Groups Fight Food Insecurity

Victoria Ware, Reporter

Combatting food insecurity and providing meals to those in need will serve as the focus of two events headed by Marshall University faculty and students.

The Hunger Banquet is an interactive learning event that will take place on Thursday, Apr. 21 in the Memorial Student Center. Sociology Professor Kristi Fondren has coordinated the event for her social stratification class. The event itself has received sponsorship from the Office of Student Affairs.

“It’s an experiential learning event,” Fondren said. “It’s a simulation… Students basically draw their lots at random when they walk in and that will determine where [they] sit. It doesn’t mean that you’re going to stay seated there—there’s some things that happen.”

“Basically, food is used to represent the unequal distribution of food in the world as we focus on global poverty and hunger,” Fondren said. “The idea is ‘come hungry, we are going to feed you.’ There’s going to be more than enough food to feed every single person in that room, but you will see it’s not distributed in an equal fashion.”

“So, our hope is that they will come hungry and leave full— maybe of food, but hopefully of knowledge on this issue. And that it will have enough of an impact on them to see this visually—to see the unequal distribution of food—that they will want to act and if they can’t act in a global way, they can act in a local way…” Fondren said.

Fondren said that she hopes

the event will make people more empathetic towards those that are in need and suffering from food insecurity.

“One of the big things is awareness…about global poverty and hunger and the unequal distribution of food and resources because hunger is about power and access to resources on a global scale, but also locally,” Fondren said.

“We really hope this event will bring out empathy in people and students so, that they will like to be involved,” Fondren said, “So many times with everything going on we focus on ourselves and what we have and don’t have, or we might be looking above us to what we want to achieve at that next level.”

“We think about where we are,” Fondren said. “We look at what we want to achieve and aim for, but we forget. So, we hope that it will create greater empathy towards others and motivate students to act both locally [and] globally too.”

Empty Bowls is annual event in which ceramic bowls created primarily by Marshall art students are sold in order to raise money for the Facing Hunger Food Bank. The event will take place on Friday at Pullman Square.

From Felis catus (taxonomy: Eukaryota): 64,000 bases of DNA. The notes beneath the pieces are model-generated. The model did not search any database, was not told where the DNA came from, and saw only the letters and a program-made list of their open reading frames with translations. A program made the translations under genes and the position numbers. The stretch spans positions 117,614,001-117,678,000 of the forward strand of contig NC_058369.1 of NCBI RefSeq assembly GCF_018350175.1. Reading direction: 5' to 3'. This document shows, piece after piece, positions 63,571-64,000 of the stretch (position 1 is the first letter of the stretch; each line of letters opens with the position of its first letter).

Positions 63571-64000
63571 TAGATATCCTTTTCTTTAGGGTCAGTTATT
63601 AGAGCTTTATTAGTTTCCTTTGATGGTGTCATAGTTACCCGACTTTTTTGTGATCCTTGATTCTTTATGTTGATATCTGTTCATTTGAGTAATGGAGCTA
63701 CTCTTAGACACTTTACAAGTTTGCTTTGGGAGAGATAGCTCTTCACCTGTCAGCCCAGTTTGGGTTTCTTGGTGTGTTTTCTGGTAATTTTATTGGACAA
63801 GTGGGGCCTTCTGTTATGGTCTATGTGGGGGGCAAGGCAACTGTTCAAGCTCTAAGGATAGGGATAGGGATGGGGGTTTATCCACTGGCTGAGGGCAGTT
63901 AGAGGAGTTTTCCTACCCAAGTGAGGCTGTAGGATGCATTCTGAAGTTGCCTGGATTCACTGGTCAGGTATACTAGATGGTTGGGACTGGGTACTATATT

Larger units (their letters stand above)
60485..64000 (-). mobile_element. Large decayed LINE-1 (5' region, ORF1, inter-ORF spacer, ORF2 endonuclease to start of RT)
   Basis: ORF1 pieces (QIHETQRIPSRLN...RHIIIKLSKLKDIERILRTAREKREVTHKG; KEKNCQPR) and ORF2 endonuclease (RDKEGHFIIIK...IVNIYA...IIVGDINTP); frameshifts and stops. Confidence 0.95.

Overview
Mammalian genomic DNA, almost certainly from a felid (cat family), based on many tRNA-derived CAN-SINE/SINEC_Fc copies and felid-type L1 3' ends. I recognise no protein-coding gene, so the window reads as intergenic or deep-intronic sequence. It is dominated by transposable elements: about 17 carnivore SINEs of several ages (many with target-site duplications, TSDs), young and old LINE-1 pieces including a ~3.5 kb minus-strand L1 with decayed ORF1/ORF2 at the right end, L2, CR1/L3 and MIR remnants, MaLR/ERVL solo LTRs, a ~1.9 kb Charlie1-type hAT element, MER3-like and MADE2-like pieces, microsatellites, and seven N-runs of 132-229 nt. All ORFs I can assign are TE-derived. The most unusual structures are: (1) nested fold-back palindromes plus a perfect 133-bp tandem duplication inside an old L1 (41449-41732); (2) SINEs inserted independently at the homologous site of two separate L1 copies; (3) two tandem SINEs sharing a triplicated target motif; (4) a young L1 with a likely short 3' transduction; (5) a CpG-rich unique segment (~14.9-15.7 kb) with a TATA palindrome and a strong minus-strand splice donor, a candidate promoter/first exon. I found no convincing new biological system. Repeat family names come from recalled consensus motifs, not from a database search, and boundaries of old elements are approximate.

“Empty Bowls is a national initiative fundraiser where ceramic artists and schools with ceramic programs work together as a community to sell handmade ceramic bowls, and then the proceeds from those fundraisers benefit local food banks all across the country,” Ceramics Professor Allora McCullough said.

“The one here in Huntington has been connected with the Facing

Hunger Food Bank for 19 years,” McCullough said. “Specifically here at Marshall, our students participate not only by producing the ceramic bowls to sell at the fundraiser, but each of them also volunteer six hours of time at the Facing Hunger Food Bank so that they get that community service experience.”

McCullough said that Empty Bowls is beneficial to the community because it’s purpose it to provide food to those in need.

“I think especially since the changes that have happened with Covid, food scarcity is a pretty real issue in our community,” McCullough said. “So, Facing Hunger Food Bank provides food and resources not just in Huntington, but in 17 surrounding counties between West Virginia, southern Ohio and Kentucky.”

“For every bowl which is sold for $20, that money is able to provide enough funds through the food bank for 180 meals,” McCullough said. “So, a single bowl produces 180 meals for those in our community who need supplementary assistance to put food on the table and that’s massive because you figure if we sell 1,000 bowls… that’s 180,000 meals to benefit people in our community.”

“I think that that can be the difference between a kid going hungry over the weekend when they don’t have access to food at school or that can be the difference between an elderly person waiting on their Social Security income to be able to eat from month to month,” McCullough said. “I think it quite literally saves lives.”